What type of estate plan do you need?
Do I Need an Estate Plan?
Almost everyone needs an estate plan. Many people think the term “estate plan” is something only high net worth individuals need. Not true.
All adult humans need some level of estate plan.
Many people think the term “estate plan” is something only high net worth people need. Not true.
An estate plan is a set of documents that protects you and your family. Essential estate planning documents include:
- Advance Health Care Directive and HIPAA
- Durable Power of Attorney
Everyone over 18 needs these documents:
Advance Health Care Directive and HIPAA
The Advance Health Care Directive and HIPAA allows a family member or friend authority to talk to your doctors and make health care decisions for you if you can’t.
Every adult needs these essential estate planning documents regardless of net worth. These essential estate planning documents have nothing to do with taxes.
If you own a home in California, then a Will will not be enough. Real property worth more than $61,500 will go through probate. When you pass away, your Will names the beneficiaries of your home, but your home will have to go through probate to get to them.
Durable Power of Attorney
The Durable Power of Attorney allows a family member or friend to manage your assets and pay your bills if something happens to you and you need help.
The Will states how you want your assets to be distributed when you pass away and who you trust to administer the distribution and handle your final affairs.
Notice that these first two documents aren't just for old people.
The Advance Health Care Directive and HIPAA and the Durable Power of Attorney are documents you need while you are alive. You will need formal written authorization to give someone who cares about you the right to take care of you if something happens. What can happen? Think car accident, sickness, temporary disability.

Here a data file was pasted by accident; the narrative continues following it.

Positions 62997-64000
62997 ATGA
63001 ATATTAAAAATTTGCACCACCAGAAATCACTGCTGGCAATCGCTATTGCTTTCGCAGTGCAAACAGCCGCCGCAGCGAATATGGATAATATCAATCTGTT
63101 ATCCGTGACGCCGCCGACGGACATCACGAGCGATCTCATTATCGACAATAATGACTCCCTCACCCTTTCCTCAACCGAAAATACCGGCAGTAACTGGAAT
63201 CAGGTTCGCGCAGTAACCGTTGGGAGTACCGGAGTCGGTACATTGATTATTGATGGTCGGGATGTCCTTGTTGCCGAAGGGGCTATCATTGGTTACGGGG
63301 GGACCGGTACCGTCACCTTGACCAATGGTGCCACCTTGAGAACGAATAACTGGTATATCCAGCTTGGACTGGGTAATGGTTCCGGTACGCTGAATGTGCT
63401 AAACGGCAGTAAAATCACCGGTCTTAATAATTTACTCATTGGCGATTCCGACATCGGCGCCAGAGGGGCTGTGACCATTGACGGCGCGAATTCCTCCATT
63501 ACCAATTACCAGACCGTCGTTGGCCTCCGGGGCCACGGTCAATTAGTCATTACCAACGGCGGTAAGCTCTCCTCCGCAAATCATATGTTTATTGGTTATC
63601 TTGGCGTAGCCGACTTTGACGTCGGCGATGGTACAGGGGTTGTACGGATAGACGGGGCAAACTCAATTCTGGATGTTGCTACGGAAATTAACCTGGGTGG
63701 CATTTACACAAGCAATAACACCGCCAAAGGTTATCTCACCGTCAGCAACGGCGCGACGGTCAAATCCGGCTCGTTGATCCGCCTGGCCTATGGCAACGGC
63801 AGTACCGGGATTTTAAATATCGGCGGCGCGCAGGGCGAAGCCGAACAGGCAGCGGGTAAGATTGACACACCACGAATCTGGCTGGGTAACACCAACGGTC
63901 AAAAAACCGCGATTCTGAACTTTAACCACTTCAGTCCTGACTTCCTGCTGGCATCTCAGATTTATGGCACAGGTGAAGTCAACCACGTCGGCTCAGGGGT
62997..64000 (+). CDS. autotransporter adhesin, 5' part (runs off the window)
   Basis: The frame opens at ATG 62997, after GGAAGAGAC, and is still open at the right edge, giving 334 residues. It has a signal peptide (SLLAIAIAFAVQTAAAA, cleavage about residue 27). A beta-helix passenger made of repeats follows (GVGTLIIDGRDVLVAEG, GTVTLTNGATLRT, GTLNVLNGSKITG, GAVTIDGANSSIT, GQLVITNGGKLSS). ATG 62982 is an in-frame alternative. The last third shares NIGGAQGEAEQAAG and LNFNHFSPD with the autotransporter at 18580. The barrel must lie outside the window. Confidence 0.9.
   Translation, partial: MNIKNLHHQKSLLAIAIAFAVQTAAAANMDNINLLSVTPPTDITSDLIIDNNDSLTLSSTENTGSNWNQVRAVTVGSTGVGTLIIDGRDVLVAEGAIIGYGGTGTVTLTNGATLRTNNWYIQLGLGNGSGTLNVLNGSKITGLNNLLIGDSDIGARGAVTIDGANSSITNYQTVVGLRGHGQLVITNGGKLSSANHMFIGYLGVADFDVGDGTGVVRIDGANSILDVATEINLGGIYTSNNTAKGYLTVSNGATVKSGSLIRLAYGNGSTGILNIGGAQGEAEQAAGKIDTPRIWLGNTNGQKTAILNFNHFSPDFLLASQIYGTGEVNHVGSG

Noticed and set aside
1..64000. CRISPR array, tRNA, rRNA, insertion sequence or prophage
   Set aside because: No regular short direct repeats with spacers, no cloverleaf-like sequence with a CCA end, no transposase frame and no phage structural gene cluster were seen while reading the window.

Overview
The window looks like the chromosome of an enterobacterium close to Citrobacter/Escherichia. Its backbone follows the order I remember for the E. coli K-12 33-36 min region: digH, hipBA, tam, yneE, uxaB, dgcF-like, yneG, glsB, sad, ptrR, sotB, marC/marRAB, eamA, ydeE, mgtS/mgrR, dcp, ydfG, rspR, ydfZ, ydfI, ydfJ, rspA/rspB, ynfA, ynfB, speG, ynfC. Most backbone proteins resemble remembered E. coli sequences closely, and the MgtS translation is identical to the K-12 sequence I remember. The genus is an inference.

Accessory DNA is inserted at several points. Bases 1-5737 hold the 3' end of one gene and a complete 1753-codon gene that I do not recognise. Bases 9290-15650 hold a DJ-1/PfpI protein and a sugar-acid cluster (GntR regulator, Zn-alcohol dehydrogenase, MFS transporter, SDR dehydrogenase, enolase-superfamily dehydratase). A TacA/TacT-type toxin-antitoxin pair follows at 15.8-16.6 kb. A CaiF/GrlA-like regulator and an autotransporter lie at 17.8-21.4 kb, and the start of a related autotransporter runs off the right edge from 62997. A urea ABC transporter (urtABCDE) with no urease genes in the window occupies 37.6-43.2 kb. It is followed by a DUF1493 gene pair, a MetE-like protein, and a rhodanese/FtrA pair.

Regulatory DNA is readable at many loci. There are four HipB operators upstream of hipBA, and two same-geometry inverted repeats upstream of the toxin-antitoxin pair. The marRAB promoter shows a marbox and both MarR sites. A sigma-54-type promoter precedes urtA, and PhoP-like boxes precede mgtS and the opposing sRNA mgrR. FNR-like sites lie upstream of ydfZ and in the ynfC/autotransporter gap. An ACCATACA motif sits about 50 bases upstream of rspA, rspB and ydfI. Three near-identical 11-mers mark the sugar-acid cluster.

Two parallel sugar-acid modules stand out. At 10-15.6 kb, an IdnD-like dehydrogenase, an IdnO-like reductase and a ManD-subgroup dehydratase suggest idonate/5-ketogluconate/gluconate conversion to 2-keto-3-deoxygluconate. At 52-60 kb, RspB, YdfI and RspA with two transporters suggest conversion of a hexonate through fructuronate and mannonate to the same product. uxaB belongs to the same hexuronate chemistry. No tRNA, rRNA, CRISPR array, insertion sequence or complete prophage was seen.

In fact, many parents learn the hard way that medical staff won't talk to them about their 18 year old's condition after a car accident. The medical staff will need to see an Advance Health Care Directive and HIPAA signed and notarized by your adult child before they will talk to you.
Parents will have the same issue if they need to talk to their adult child's bank of financial institution. The bank or financial institution won't talk to you about your child's account without first seeing a Durable Power of Attorney.
Many of our clients with children leaving home to start college ask us to prepare our Young Adult Essential Estate Plan for their son or daughter.
What is Probate?
California Probate is a complicated court procedure that requires a judge, attorney, executor and appraisers, and it is very expensive and time consuming. A simple California probate usually takes one year to complete.
Revocable Living Trusts Can Help Avoid Probate
Fortunately, you can plan your estate to avoid probate, with a revocable living trust. If you establish a revocable living trust, which, like a Will names the beneficiaries of your estate, and you transfer your probatable assets to it, then your family will avoid probate.
Assets that go through probate in California include:
1) Real property worth more than $61,500,
2) Bank accounts, brokerage accounts and other assets that total are worth more than $184,500.
Retirement plans, such as IRAs and 401ks, do not go through probate so long as you have named a beneficiary.
As a California resident, if you own your home (whether or not it's paid off) your estate will be subject to probate. If you have large bank and investment accounts, your estate will be subject to probate.
If your estate is subject to probate, then your estate plan should include a Revocable Living Trust along with a Pour-Over Will, Durable Power of Attorney, Advance Health Care Directive and HIPAA.